Lawyer claims at trial that X-ray was misread
May 31, 2001
By Tim Gulla
In a lengthy opening statement on Wednesday an attorney for a Swoyersville woman who is suffering from a tumor that went undetected for two years took aim at an area hospital system.
Tara Yaglowski is seeking damages from an area doctor, Wyoming Valley Health Care System and Nesbitt Memorial Hospital because no one spotted a tumor in a September 1996 X-ray of her chest.
When the much larger tumor was finally spotted in a 1998 X-ray, Yaglowski allegedly was forced to undergo severely disfiguring but ultimately unsuccessful surgeries to remove the growth.
Attorney Joseph Quinn, who represents Yaglowski, argued that his medical experts would say the misread X-ray in 1996 was "inevitable" because the hospital overworked its radiologists.
It is alleged that Dr. Nareshkumar Shah, the radiologist who reviewed the 1996 X-ray for Yaglowski s family physician, has acknowledged that he misread the X-ray in reporting it to show no abnormalities.
Quinn is alleging that normal guidelines call for radiologist to review between 10,000 and 15,000 films a year.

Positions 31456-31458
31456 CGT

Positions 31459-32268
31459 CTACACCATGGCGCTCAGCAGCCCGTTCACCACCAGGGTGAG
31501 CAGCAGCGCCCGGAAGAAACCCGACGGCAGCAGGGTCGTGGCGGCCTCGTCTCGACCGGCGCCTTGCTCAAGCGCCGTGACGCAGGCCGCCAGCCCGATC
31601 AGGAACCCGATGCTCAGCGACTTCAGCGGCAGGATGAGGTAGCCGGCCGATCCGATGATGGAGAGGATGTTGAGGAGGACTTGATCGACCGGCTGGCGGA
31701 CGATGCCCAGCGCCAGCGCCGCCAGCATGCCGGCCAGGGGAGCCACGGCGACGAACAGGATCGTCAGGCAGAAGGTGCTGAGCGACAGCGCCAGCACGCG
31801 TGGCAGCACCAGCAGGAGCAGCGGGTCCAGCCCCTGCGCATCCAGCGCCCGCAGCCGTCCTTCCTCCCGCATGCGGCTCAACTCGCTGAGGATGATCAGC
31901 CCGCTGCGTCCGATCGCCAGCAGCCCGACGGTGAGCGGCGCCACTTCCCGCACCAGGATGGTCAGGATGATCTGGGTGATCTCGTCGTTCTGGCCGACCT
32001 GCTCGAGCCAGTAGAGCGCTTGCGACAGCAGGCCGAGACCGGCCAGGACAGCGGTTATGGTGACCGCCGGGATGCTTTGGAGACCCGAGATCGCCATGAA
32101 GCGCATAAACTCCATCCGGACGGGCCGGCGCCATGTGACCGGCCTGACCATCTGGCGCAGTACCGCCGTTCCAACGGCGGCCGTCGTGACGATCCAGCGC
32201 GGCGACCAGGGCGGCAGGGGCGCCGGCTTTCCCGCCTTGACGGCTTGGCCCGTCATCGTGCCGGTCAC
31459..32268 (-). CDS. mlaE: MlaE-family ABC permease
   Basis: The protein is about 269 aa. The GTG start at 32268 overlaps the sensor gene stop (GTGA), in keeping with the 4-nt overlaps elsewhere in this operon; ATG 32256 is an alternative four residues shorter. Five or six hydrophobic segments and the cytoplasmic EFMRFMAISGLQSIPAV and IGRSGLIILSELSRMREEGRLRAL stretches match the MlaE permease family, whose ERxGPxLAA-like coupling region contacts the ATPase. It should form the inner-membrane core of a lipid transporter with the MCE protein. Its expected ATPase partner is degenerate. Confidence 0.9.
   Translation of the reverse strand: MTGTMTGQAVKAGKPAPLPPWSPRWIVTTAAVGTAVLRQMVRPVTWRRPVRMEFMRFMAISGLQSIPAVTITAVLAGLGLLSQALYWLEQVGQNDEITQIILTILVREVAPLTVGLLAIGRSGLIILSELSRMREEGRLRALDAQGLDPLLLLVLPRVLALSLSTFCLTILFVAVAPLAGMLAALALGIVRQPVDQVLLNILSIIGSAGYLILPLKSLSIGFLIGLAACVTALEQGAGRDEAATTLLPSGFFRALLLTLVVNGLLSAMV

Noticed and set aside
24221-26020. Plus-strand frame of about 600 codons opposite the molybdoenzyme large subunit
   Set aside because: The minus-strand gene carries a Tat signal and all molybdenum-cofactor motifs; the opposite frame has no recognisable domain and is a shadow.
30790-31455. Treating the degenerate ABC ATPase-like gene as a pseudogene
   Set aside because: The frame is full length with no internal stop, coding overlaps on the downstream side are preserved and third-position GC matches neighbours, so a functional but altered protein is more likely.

Records obtained only one week ago reportedly showed that Shah conducted 23,896 studies in the 1996-1997 fiscal year.
Quinn argued this number did not include consultations Shah did at other facilities. He also pointed out that Shah had many other duties within the hospital system.
Quinn argued that the four radiologists at Nesbitt Memorial Hospital were "forced" to read more than 20,000 X-rays, well above the normal guidelines.
"What happened on Sept. 17 (1996) was inevitable," he argued.
Quinn further argued that Dr. Shah wrote a letter to his superiors on Oct. 28, 1996, in which he requested the hiring of additional radiologists.
The attorney further argued that the hospital had a policy of giving productivity bonuses as an incentive for its radiologists to read more X-rays.
During Yaglowski's surgeries, several portions of her ribs were removed, as was a portion of her clavicle. The operations have left her disfigured and her left arm "non-functional," Quinn argued.
The attorney argued that Yaglowski, who works as a veterinarian's assistant, lives in chronic pain.
Should further operations be required, Yaglowski could face the possibility of a "fore-quarter" amputation, Quinn told the jury.
During the opening statements, the panel saw photographs of Yaglowski's scars and the result of the operation that removed her clavicle.
The attorneys for Dr. Shah and Wyoming Valley Health Care System and General Medical Services will present their opening statements Thursday morning.